“Obviously from a fiscal standpoint, since 2008 it has clearly gotten worse,” Robinson said. “We did this survey at just the very beginning of what would’ve been the Great Recession and downturn and states have actually faced more critical issues in the last three years.”
Despite the economy, most states have taken steps to at least upgrade their financial reporting systems.
Minnesota, Mississippi and Tennessee implemented new systems this year, and Virginia, California and Texas are doing so.
Tennessee’s new system cost nearly $89 million. Its massive software upgrade replaced decades-old systems and eliminated many manual processes. The state’s previous system was programmed in the COBOL language first developed in the late 1950s. It’s an antiquated programming language that many schools no longer even teach.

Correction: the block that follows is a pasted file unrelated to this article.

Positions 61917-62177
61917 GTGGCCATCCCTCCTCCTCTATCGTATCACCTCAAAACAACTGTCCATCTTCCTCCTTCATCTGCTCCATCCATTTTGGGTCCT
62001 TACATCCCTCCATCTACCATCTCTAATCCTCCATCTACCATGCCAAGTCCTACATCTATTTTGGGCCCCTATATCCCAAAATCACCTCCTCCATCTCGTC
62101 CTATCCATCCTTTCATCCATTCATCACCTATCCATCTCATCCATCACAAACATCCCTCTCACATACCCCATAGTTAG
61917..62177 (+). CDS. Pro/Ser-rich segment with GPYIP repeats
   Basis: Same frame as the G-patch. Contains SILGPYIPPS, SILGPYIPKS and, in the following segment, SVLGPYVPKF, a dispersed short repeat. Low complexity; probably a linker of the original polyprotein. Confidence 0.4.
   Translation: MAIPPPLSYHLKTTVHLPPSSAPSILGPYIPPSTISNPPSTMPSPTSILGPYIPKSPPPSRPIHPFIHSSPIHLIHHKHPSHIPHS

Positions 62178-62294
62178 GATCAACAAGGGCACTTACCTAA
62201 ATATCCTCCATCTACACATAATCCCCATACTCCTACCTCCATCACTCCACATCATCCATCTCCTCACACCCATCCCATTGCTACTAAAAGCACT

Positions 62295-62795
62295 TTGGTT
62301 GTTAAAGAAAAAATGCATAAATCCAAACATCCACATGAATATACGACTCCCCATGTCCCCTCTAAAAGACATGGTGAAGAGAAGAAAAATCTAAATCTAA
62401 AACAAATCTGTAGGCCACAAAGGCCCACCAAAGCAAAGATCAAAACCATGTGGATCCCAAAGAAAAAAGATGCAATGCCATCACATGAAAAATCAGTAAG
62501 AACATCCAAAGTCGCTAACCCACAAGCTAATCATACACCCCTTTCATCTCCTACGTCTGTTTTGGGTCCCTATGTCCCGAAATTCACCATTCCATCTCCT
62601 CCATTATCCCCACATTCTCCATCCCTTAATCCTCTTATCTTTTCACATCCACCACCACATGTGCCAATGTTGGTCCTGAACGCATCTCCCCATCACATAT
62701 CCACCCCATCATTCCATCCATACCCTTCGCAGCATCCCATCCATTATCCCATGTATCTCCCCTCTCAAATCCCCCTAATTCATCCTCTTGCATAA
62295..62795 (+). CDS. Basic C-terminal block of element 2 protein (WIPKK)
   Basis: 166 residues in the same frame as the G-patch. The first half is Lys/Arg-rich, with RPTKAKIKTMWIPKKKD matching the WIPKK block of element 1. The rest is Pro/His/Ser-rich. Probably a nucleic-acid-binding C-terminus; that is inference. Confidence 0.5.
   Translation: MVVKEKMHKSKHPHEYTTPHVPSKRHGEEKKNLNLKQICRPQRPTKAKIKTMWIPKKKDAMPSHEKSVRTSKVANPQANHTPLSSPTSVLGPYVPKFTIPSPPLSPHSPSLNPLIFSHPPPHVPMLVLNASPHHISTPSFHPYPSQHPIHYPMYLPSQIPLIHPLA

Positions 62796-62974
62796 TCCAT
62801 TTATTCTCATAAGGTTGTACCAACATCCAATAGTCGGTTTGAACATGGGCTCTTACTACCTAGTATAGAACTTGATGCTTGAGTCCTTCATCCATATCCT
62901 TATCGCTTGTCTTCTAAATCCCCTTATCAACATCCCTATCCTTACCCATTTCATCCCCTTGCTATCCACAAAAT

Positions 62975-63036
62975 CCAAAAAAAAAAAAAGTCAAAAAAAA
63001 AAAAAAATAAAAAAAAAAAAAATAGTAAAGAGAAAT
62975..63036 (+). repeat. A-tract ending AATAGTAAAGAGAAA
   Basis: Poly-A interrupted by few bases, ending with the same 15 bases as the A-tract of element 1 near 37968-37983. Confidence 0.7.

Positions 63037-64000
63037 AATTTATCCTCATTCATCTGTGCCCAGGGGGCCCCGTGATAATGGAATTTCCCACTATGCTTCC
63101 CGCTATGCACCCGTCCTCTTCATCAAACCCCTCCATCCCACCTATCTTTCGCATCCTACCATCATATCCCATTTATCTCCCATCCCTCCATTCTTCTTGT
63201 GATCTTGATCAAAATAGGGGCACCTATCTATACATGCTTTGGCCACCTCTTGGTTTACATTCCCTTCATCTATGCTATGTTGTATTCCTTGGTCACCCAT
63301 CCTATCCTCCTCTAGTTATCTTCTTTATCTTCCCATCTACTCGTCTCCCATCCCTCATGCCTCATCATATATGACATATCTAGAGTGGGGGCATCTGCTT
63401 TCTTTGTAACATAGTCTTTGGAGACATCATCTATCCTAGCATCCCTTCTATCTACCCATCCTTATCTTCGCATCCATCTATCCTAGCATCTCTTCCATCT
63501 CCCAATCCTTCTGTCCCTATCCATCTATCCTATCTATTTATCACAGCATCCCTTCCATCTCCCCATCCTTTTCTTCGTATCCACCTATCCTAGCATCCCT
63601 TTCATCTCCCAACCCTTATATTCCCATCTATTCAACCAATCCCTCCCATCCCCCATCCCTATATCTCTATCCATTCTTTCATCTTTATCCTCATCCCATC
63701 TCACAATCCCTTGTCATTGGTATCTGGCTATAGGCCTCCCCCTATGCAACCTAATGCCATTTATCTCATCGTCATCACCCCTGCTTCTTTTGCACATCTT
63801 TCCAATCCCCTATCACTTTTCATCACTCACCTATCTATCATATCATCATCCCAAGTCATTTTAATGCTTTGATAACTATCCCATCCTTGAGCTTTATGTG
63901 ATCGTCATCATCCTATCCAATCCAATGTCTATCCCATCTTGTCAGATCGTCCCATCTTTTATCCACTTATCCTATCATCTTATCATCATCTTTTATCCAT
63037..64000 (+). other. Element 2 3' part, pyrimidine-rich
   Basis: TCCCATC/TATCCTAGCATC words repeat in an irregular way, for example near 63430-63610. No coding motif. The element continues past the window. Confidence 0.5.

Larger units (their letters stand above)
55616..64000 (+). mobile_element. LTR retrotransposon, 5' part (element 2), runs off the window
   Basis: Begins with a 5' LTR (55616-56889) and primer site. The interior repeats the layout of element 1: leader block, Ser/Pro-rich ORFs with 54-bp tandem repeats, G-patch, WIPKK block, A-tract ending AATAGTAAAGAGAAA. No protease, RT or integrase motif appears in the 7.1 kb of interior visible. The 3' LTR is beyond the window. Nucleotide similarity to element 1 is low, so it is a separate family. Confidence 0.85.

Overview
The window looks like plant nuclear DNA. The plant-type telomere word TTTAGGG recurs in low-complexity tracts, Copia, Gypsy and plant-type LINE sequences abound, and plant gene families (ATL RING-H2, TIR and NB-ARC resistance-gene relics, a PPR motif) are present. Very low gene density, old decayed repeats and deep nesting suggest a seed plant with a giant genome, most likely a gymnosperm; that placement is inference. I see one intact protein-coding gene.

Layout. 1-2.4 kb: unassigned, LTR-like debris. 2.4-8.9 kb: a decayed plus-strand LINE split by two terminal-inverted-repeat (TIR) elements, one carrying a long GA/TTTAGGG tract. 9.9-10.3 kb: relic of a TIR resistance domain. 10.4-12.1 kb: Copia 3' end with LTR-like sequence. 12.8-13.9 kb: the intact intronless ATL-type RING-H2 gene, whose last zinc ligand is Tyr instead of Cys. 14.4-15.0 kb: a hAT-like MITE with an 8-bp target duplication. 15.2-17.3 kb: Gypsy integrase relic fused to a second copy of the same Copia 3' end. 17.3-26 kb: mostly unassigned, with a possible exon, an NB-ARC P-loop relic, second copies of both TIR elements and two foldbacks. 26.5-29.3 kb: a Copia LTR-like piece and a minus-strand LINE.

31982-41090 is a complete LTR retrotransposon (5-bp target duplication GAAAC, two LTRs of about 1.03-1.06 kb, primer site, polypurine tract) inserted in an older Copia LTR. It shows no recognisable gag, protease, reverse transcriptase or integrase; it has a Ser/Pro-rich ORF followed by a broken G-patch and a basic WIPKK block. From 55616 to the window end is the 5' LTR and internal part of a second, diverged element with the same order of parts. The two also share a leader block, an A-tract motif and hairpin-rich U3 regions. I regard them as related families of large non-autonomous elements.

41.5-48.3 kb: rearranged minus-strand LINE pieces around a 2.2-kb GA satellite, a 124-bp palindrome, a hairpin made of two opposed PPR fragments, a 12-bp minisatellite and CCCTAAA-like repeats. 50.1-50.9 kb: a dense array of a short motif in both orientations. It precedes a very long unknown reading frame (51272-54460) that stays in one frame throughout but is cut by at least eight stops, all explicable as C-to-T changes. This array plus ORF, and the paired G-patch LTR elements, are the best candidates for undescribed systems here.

Colorado’s computer systems were, on average, 10 years old, and there are 77 systems that are at least 15 years old, according to a 2009 report from the state’s Office of Information Technology. Yet Colorado is one of the few states that has yet to update its system, according to the audit.
It’s clear to many government officials that it needs replacing.
“Using COFRS is like driving a Model-A Ford. It can be driven, but sacrifices speed and efficiency, and could become unreliable,” the state Department of Military and Veterans Affairs, writing on behalf of the Colorado Controllers Forum, said a May letter to the Legislative Audit Committee.
Like the car, the department said, when – not if – the system breaks down, it could be difficult to find a mechanic who knows how to fix it.
Colorado’s financial reporting system was implemented in 1991 for about $19 million. Most of the people who know its COBOL programming language are gone.<< previous 1 2 3 next >>
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